Anthropology Goes to the Fair
The 1904 Louisiana Purchase Exposition
Publication Year: 2007
Published by: University of Nebraska Press
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Conducting a study as complex as this, in which the data are scattered in libraries and archives across the country, has meant that we have met and relied on countless people over the years as we visited the many institutions listed in the index. We were aided by many curators, archivists, librarians, secretaries, registrars, and students, and we deeply appreciate the time and effort they ...
Series Editors' Introduction
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The critical history of anthropology, at least as written by practicing anthropologists, habitually employs ethnographic methods. Nancy Parezo and Don Fowler bring to this project their long-established commitments to archaeology, ethnohistory, museum studies, and ethnography as well as the history of anthropology. They, and we as readers, stand as heirs to past traditions whose ...
Prologue: Setting the Stage for St. Louis
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The Louisiana Purchase Exposition (lpe) was held in St. Louis, Missouri, from May to December 1904, to commemorate the United States' 1803 purchase of the Louisiana Territory from France for sixty million francs, or roughly three cents an acre, arguably the best land deal in American history. Popularly called the St. Louis World's Fair, the exposition extended over 1,240 acres, the largest ...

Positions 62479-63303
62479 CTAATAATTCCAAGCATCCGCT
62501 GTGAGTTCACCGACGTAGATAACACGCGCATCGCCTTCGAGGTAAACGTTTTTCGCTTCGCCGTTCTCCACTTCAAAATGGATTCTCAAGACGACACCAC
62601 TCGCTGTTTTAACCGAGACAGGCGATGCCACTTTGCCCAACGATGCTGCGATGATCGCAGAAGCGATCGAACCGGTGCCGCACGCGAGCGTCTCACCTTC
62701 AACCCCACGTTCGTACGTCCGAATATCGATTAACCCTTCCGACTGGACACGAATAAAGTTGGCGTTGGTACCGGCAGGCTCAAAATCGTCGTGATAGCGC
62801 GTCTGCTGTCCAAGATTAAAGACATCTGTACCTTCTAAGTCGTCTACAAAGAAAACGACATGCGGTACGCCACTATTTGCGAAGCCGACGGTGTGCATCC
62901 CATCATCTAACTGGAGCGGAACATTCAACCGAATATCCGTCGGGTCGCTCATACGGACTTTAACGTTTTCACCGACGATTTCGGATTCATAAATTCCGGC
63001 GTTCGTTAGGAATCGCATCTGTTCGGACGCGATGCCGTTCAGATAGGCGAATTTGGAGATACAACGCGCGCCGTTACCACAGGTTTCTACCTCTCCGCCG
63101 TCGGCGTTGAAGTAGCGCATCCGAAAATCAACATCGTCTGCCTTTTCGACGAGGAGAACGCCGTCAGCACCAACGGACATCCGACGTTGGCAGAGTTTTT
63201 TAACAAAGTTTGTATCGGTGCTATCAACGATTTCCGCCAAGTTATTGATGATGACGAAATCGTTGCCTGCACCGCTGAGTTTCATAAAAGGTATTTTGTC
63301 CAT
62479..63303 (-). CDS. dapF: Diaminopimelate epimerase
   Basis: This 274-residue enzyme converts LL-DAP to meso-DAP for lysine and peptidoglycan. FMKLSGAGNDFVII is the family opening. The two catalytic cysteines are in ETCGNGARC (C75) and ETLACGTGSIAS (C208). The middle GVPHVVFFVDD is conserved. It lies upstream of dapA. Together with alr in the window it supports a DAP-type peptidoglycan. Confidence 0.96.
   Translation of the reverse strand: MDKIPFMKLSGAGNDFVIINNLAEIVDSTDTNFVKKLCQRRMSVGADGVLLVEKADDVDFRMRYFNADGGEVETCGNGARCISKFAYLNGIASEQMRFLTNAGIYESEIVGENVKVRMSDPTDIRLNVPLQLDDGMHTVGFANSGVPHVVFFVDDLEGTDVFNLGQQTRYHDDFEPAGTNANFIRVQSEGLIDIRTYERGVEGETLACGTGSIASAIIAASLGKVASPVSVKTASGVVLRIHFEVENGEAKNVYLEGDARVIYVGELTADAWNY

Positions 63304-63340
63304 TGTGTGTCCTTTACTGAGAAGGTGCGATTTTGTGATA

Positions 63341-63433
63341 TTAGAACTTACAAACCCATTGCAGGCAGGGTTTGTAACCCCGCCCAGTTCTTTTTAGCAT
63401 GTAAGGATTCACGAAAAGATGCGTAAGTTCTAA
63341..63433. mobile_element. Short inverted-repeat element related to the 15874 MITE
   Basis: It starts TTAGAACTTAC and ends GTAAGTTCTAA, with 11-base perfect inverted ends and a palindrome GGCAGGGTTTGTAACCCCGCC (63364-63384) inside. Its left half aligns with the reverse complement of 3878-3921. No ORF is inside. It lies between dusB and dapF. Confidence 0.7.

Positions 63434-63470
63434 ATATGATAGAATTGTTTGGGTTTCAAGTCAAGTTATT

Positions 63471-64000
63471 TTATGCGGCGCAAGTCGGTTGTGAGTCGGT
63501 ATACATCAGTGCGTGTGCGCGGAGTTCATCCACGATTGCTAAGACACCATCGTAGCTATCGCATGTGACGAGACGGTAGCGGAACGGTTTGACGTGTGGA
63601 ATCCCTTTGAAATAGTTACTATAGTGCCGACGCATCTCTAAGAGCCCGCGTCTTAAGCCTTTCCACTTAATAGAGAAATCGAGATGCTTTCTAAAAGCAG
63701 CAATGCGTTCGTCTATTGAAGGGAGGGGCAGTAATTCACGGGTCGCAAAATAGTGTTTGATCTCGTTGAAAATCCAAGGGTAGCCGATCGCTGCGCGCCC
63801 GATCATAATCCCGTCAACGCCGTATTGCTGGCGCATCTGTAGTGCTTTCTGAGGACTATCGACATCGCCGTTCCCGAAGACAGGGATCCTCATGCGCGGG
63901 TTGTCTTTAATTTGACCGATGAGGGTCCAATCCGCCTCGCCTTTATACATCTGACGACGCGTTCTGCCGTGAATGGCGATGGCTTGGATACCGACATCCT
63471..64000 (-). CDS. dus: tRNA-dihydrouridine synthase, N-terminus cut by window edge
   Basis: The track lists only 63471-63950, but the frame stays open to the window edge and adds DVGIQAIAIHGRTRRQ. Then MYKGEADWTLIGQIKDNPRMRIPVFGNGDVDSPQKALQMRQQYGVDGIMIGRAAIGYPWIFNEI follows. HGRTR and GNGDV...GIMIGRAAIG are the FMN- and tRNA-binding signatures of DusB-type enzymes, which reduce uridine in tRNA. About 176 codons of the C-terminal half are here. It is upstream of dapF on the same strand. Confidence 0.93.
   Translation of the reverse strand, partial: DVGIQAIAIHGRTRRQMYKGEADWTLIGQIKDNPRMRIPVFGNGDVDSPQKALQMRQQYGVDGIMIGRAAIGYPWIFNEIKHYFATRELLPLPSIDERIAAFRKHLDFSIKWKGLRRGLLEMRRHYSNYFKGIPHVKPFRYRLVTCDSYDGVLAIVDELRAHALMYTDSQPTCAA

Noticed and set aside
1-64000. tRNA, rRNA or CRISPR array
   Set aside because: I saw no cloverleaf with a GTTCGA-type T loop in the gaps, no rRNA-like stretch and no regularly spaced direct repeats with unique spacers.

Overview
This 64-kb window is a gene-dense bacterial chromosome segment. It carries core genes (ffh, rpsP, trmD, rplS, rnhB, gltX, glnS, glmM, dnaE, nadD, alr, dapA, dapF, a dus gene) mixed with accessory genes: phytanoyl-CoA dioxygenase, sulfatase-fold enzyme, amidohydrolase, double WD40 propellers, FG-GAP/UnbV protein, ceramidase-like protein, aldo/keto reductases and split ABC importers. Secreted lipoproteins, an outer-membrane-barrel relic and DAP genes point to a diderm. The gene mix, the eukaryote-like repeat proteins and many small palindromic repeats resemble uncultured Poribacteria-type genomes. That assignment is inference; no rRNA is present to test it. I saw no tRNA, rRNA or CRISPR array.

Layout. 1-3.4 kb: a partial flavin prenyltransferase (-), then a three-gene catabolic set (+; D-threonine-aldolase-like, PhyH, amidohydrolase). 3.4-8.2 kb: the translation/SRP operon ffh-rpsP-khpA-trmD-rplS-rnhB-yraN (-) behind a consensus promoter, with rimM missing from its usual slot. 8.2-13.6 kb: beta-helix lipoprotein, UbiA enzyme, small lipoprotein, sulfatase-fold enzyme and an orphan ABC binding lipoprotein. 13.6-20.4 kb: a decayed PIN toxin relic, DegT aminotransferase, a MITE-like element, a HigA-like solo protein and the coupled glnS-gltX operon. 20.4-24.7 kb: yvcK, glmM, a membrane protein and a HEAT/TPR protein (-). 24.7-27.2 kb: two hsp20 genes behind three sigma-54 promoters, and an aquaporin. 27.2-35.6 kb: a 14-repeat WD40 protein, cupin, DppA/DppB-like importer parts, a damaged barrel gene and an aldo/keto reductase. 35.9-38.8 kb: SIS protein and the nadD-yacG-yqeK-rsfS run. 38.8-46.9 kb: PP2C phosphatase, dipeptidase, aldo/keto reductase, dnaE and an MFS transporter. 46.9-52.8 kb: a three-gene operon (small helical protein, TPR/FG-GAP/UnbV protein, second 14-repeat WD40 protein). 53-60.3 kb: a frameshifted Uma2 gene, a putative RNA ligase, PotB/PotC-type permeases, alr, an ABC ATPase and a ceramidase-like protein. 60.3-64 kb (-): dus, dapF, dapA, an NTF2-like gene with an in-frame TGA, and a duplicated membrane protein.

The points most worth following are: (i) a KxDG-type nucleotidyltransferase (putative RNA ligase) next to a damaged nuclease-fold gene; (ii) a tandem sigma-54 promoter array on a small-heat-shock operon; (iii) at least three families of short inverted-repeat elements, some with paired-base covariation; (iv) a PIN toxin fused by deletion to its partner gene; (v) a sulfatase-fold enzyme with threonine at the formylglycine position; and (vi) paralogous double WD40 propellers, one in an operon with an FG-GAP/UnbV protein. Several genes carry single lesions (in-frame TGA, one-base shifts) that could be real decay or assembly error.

1. Organizing the Louisiana Purchase Exposition
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Discussions among St. Louis business and political leaders about hosting a national exposition began as early as 1889. Governor David R. Francis led a delegation to Washington dc to seek the exposition to celebrate the four hundredth anniversary of Columbus's "discovery of the New World" for St. Louis. Rival Chicago won and staged its World Columbian Exposition in ...
2. WJ McGee and the Science of Man
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William John McGee (fig. 2.1), a practitioner of the new science of anthropology, was also a government bureaucrat, geologist, inventor, agriculturalist, conservationist, policy maker, promoter, and science advocate. He had published more than three hundred articles in several fields by 1903. He liked to do things differently than anyone else. He was known as "no period McGee" ...
3. Planning the Anthropology Department and Model Indian School
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According to McGee, the purpose of the Department of Anthropology was educational, "to diffuse and incidentally to increase knowledge of Man and his Works" (McGee 1905d, 1). The department would summarize and visualize what was known about humanity, using his evolutionary model as a template to demonstrate human progress. He would organize the exhibits, decide on ...